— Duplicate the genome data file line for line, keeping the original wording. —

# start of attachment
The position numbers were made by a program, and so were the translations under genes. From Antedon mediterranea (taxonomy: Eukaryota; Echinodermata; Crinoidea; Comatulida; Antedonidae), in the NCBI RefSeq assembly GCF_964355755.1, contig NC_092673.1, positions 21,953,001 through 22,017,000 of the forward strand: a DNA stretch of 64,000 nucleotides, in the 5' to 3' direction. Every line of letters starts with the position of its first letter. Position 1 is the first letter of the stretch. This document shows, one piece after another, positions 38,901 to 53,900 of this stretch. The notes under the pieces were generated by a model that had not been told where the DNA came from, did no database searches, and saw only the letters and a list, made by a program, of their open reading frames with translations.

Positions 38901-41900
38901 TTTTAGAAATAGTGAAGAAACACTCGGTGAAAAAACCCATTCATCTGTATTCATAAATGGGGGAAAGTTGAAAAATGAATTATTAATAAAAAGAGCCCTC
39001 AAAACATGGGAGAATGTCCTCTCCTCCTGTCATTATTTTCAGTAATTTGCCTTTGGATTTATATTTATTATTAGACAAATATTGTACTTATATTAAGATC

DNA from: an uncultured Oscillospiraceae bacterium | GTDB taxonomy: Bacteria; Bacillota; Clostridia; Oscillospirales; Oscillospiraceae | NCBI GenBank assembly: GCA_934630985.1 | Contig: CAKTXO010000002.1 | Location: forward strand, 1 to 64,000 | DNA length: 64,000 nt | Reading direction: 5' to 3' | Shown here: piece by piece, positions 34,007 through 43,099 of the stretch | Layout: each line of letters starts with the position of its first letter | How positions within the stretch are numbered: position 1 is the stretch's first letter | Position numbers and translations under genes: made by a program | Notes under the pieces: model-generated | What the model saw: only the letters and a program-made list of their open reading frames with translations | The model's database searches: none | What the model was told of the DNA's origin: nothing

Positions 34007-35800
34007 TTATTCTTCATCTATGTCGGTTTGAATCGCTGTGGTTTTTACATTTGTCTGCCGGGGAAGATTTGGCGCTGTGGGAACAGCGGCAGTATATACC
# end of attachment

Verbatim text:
The position numbers were made by a program, and so were the translations under genes. From Antedon mediterranea (taxonomy: Eukaryota; Echinodermata; Crinoidea; Comatulida; Antedonidae), in the NCBI RefSeq assembly GCF_964355755.1, contig NC_092673.1, positions 21,953,001 through 22,017,000 of the forward strand: a DNA stretch of 64,000 nucleotides, in the 5' to 3' direction. Every line of letters starts with the position of its first letter. Position 1 is the first letter of the stretch. This document shows, one piece after another, positions 38,901 to 53,900 of this stretch. The notes under the pieces were generated by a model that had not been told where the DNA came from, did no database searches, and saw only the letters and a list, made by a program, of their open reading frames with translations.

Positions 38901-41900
38901 TTTTAGAAATAGTGAAGAAACACTCGGTGAAAAAACCCATTCATCTGTATTCATAAATGGGGGAAAGTTGAAAAATGAATTATTAATAAAAAGAGCCCTC
39001 AAAACATGGGAGAATGTCCTCTCCTCCTGTCATTATTTTCAGTAATTTGCCTTTGGATTTATATTTATTATTAGACAAATATTGTACTTATATTAAGATC

DNA from: an uncultured Oscillospiraceae bacterium | GTDB taxonomy: Bacteria; Bacillota; Clostridia; Oscillospirales; Oscillospiraceae | NCBI GenBank assembly: GCA_934630985.1 | Contig: CAKTXO010000002.1 | Location: forward strand, 1 to 64,000 | DNA length: 64,000 nt | Reading direction: 5' to 3' | Shown here: piece by piece, positions 34,007 through 43,099 of the stretch | Layout: each line of letters starts with the position of its first letter | How positions within the stretch are numbered: position 1 is the stretch's first letter | Position numbers and translations under genes: made by a program | Notes under the pieces: model-generated | What the model saw: only the letters and a program-made list of their open reading frames with translations | The model's database searches: none | What the model was told of the DNA's origin: nothing

Positions 34007-35800
34007 TTATTCTTCATCTATGTCGGTTTGAATCGCTGTGGTTTTTACATTTGTCTGCCGGGGAAGATTTGGCGCTGTGGGAACAGCGGCAGTATATACC